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The Mark I Tank’s Role In Changing Trench Warfare

1516 words - 6 pages

During the First World War, 1914 to 1918, the “Western Front” referred to a series of trench lines that ran from the Belgian coast, to the Alps. The Western Front was a direct result of the stagnation. Both the axis and allied sides “dug in” and settled down to a war of attrition, with little movement over three years. Born from the need to break the domination of trenches and machine guns over the Western Front, Britain designed the world’s first combat tank, known as the Mark I. It was developed to be able to cross trenches, resist small-arms fire, travel over difficult terrain, carry supplies, and capture fortified enemy positions. Similar to how the Minie ball, rendered conventional line infantry tactics obsolete leading to trench warfare, the Mark I rendered conventional trench warfare tactics obsolete leading to modern armored warfare.
The intensity of trench warfare was immense. On the first day of the Battle of The Somme, the British attacked the German trenches and lost 60 thousand men with a further 90 thousand men wounded. Trench warfare is induced when superior firepower of the defense compels the opposing forces to “dig in” so extensively as to sacrifice their mobility in order to gain protection. The typical trench system in World War I consisted of a series of two or more lines running parallel to each other and being at least 1 mile in depth. Each main line of trench was lined by a field of barbed wire, machine guns, mines and riflemen. This created an area between the trenches called “no man’s land”. As the name implies, “no man’s land” did not belong to either side. Intended to slow down and entangle attacking infantry, it was pitted with craters, blackened tree stumps and mangled bodies from constant shelling. After the buildup of these trenches in 1915, the Western Front became a deadlocked struggle between equals.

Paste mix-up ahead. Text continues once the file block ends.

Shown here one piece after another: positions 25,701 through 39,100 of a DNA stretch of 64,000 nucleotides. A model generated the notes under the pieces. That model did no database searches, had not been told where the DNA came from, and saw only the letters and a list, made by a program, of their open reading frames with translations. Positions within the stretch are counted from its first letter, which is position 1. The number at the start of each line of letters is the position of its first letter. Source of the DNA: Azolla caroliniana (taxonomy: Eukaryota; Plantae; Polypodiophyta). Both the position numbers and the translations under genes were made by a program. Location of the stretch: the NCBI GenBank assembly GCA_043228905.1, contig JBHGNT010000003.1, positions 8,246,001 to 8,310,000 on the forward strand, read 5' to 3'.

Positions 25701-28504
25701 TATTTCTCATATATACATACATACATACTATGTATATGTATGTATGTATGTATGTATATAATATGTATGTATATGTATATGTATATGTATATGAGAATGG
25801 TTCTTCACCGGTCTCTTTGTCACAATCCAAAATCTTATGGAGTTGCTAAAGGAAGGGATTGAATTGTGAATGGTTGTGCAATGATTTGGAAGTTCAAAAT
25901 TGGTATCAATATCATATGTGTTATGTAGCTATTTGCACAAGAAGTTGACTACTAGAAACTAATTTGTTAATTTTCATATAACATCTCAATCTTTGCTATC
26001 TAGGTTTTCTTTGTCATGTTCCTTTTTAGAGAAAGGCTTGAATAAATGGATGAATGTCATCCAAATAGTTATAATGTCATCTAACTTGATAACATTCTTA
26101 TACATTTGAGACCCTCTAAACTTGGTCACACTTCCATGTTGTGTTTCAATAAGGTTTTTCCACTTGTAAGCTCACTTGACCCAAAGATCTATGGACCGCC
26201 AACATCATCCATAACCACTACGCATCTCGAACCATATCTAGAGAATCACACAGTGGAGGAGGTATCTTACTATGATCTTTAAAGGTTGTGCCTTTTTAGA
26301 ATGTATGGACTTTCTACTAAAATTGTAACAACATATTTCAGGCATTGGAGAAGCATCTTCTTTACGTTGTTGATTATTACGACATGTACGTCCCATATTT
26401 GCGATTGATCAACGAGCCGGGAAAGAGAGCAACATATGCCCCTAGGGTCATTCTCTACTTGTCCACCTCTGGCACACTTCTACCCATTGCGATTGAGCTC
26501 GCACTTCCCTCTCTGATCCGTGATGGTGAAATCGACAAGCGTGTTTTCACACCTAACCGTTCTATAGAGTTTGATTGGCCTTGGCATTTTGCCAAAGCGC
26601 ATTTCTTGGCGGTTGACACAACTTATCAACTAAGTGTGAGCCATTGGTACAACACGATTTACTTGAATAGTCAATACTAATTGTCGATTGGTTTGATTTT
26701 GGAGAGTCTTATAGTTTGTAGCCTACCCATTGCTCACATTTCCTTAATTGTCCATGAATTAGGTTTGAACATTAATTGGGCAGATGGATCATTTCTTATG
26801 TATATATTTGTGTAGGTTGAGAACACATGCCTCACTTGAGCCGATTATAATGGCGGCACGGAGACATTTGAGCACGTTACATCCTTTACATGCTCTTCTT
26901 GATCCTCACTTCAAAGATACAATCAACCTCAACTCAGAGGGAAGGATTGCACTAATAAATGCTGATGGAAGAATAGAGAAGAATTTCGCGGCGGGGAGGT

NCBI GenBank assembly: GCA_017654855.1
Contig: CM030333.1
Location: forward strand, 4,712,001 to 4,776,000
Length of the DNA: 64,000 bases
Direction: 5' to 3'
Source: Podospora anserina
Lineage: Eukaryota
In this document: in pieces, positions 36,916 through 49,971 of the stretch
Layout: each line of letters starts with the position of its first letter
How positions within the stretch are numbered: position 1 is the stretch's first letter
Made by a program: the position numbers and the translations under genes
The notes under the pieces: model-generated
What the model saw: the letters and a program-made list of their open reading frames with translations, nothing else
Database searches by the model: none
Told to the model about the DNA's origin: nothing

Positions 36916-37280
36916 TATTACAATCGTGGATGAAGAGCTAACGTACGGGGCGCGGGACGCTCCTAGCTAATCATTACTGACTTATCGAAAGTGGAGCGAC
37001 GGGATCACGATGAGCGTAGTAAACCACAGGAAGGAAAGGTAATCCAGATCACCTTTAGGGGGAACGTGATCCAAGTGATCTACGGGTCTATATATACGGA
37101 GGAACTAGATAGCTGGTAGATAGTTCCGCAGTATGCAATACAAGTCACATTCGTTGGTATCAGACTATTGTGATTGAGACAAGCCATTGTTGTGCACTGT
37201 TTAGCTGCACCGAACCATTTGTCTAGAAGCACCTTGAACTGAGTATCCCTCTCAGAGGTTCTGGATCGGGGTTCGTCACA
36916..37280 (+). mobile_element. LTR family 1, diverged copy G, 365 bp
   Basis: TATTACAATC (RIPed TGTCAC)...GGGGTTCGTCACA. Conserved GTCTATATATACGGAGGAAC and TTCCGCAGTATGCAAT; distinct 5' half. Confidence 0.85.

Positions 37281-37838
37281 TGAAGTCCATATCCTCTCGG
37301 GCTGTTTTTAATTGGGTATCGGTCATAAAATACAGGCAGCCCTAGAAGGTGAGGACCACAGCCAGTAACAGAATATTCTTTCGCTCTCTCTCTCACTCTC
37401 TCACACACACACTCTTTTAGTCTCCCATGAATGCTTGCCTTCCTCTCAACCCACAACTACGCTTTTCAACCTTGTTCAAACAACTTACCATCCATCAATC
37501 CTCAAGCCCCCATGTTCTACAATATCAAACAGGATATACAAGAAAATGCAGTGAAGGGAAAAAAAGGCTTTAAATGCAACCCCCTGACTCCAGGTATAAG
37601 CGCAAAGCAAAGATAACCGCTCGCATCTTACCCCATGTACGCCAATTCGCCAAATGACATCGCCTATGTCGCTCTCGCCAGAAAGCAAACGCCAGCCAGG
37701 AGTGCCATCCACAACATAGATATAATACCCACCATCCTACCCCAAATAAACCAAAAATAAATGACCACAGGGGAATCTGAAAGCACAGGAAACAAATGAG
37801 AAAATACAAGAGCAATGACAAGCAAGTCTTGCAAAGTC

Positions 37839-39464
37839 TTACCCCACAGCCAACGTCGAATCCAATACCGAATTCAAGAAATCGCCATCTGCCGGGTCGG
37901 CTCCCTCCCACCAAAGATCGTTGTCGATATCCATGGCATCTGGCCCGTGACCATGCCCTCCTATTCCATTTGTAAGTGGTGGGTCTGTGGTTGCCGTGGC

To investigate a mechanical solution to the stalemate of trench warfare, the First Lord of the Admiralty Winston Churchill created the “Landships Committee”. The first successful tank prototype developed was named the Mark I tank. The Mark I was rhomboid shaped caused by the need to be able to cross German trenches, which could be up to 8 feet wide with barriers over 4 foot 6 inches high. Instead of traditional tires, long caterpillar tracks were given to grip the muddy ground. Albert Tritton of Foster & Co, Lincoln, came up with a new design. This enabled the adoption of the characteristic all-round track layout, which gave the Mark I unrivalled cross-country performance. The Mark I was also armored to reflect machine gun fire and was armed with either two six-pound naval cannons and four 8mm Hotchkiss Machine Guns, or with four .303 Vickers Machine Guns and two 8mm Hotchkiss Machine Guns. The Mark I was innovational because no vehicle had existed before that had the ability to cross through “no-man’s land” and over trenches while reflecting arms fire. On September 18th, 1916, The Daily Chronicle,...

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